April 21, 2016
For Immediate Release
Contact: Kent Patton
Snohomish County Executive Targets Puget Sound Recovery Efforts
Will Be Focus of Dave Somers’ Sustainability Efforts
EVERETT, Snohomish County--On Earth Day 2016, Snohomish County Executive Dave Somers announced that expanded efforts to protect and restore Puget Sound will be a center-piece of his Administration. With Snohomish County including such diverse ecosystems—from high mountain passes to forested lands, from rivers to farms, and of course the inland sea of Puget Sound—more attention must be focused on not just maintaining what we have but improving it.
“We have been given responsibility to protect one of the most beautiful regions of the planet. If we want our mountains and rivers, forests and fields to be protected, we must be good stewards of our resources. Puget Sound is one of our region’s most valuable natural assets,” said Somers. “As a fisheries scientist and as someone who loves our natural heritage, I want to ensure this resource is protected for generations to come. Unfortunately, Puget Sound and many of our rivers are in trouble. Today, I am launching an effort to focus even more attention on working toward a healthy Puget Sound. Coordinating with partners across the region and state, we will report every year on progress made and challenges before us. It’s one of the most important things we can do for our community. It’s past time to get Puget Sound on track towards recovery. Our economy and way of life are dependent on our success.”
Despite progress made by Snohomish County and other organizations, Puget Sound is still in trouble. The rate of damage to the environment outpaces the rate of recovery, according to the state agency that oversees Puget Sound cleanup efforts, Puget Sound Partnership (PSP). The PSP’s 2015 State of the Sound report found that salmon, herring, and other important species are in decline. Shellfish beds have been closed because water pollution can make the shellfish poisonous. Stormwater runoff in some urban streams is so toxic that salmon die before they can lay their eggs. Some of the problems include pollution from existing sources, inadequate stormwater treatment, and the effects of rapid growth in the region.
“We need to do more and will take steps to reduce water pollution, improve aquatic habitat, and fix culverts so they don’t block salmon,” said Steve Thomsen, Snohomish County’s Public Works Director. “We will begin to accelerate our efforts starting this year.”
In urban areas, rain picks up pollution from roads, parking lots, and other hard surfaces. The runoff from those developed areas carries pollution into rivers, lakes, and Puget Sound. This year, new county regulations to reduce runoff and better clean stormwater drainage from new developments take effect.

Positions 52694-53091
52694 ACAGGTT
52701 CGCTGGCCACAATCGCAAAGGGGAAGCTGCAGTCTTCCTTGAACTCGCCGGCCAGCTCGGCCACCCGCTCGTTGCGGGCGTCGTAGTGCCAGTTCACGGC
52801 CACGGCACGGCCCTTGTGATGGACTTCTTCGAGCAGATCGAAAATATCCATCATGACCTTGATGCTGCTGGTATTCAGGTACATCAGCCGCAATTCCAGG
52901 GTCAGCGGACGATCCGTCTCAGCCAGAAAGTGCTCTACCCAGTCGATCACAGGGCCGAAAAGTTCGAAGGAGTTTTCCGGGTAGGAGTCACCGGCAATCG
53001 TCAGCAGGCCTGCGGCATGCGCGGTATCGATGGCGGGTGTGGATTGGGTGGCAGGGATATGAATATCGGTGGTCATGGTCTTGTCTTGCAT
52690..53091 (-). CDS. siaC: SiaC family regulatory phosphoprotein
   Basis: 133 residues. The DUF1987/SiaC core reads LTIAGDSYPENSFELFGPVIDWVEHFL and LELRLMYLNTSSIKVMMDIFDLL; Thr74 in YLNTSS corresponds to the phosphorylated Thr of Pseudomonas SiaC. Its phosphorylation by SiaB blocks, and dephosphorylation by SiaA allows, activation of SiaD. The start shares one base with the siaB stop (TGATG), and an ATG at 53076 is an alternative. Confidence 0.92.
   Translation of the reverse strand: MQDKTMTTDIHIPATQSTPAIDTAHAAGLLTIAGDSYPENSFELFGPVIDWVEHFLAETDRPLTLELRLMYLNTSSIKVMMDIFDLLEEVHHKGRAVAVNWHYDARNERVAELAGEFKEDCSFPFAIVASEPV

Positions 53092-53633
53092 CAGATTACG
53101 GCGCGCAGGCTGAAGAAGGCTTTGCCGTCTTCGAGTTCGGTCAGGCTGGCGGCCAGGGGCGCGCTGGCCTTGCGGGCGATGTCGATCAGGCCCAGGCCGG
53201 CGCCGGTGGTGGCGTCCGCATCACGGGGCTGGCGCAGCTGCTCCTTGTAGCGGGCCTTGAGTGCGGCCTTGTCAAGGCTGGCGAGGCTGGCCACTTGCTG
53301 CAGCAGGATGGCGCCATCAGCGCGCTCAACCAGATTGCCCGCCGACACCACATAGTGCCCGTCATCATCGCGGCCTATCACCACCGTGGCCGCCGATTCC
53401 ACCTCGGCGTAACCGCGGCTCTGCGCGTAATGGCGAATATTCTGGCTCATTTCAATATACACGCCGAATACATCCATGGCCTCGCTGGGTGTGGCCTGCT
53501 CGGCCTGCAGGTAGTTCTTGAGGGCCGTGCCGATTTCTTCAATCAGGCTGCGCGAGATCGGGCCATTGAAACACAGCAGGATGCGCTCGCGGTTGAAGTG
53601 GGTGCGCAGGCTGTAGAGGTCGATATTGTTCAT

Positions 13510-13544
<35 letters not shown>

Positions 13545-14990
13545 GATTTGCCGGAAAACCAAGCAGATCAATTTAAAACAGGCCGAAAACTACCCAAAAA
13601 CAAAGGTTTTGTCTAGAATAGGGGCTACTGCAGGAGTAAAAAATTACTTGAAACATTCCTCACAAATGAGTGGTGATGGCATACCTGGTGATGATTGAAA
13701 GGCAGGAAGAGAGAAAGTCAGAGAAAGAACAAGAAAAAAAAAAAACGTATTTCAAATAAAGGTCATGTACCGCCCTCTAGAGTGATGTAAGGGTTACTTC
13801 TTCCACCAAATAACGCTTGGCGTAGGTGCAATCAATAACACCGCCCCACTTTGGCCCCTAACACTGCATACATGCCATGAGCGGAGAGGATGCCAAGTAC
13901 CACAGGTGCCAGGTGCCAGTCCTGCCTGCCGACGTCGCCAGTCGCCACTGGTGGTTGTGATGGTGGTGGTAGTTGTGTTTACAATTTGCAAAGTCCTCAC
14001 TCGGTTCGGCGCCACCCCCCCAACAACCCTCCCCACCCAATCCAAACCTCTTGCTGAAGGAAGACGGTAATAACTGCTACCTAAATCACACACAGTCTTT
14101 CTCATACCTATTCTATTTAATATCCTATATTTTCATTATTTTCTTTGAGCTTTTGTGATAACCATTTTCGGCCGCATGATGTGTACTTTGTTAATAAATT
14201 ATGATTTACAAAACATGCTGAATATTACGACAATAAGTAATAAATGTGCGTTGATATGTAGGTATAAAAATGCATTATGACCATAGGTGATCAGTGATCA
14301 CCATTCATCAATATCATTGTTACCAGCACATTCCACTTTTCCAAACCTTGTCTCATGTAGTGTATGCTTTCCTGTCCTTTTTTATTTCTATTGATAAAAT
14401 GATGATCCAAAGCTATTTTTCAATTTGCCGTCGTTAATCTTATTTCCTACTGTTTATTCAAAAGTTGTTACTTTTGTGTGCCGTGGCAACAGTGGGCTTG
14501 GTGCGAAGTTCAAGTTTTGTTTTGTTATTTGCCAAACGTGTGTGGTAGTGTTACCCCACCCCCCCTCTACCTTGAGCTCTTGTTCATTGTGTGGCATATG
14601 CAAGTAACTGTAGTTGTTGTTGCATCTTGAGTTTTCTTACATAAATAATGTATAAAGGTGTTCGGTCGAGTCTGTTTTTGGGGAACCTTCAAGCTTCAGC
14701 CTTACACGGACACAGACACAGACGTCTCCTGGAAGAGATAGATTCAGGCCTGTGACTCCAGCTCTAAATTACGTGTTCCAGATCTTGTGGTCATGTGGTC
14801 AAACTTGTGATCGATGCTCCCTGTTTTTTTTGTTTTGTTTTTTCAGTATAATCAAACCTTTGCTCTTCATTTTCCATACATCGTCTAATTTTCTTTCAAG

“Through a coordinated effort between Snohomish County and our partners, we will maximize our efforts to clean up Puget Sound. We will provide new tools to ensure developments are having minimal impacts on our environment,” Said Barb Mock, Director of Snohomish County’s Planning and Development Services Department.
The new regulations apply to new development. Finding ways to reduce pollution from existing development is one of the challenges that will be addressed. The county already maintains an extensive system for managing stormwater runoff from roads and private property to comply with state permit requirements. This year, the county will extend its maintenance program to improve water quality in areas beyond the state requirements.
“We can clean up Puget Sound by working together as neighbors and as a region. First, we must tackle the problem of polluted runoff from areas that were built before we had any stormwater regulations,” said Executive Somers.
The county is currently developing a pilot program to address existing development runoff. The pilot program will select a small area where runoff from existing roads and development is a major problem. It will test and evaluate different options for reducing pollution, including construction of new stormwater treatment facilities and incentives for improvements on private property. The results of the pilot will determine which techniques are most effective and lead to broader-based approaches.
The county is also increasing its outreach to help individuals reduce pollution at the source. “Everyone can do something to reduce the amount of pollution that enters our rivers and lakes,” according to Will Hall, Snohomish County’s new Director of Surface Water Management. “If we all do our part—fixing oil leaks, scooping up pet waste, and avoiding overuse of fertilizers and pesticides—we can make a real difference in the health of our lakes and Puget Sound.”
In rural areas, farms and stables can often make small changes in their operations to reduce the amount of chemicals and bacterial waste that get into rivers. The county already has programs to help farmers implement water treatment techniques and to help homeowners repair failing septic systems. Starting this summer, Snohomish County will reach out to small businesses to help them comply with state water quality requirements. In partnership with the Snohomish Conservation District, the program will provide information about good practices to prevent pollution from animals and animal waste.
Snohomish County also plans to speed up the replacement of aging drainage infrastructure, especially culverts that block the migration of salmon. “We have already fixed more than 80 barriers to fish passage with funding and support from many partner organizations,” said Thomsen. “We want to speed up this program and fix 50 more high priority culverts in the coming years.”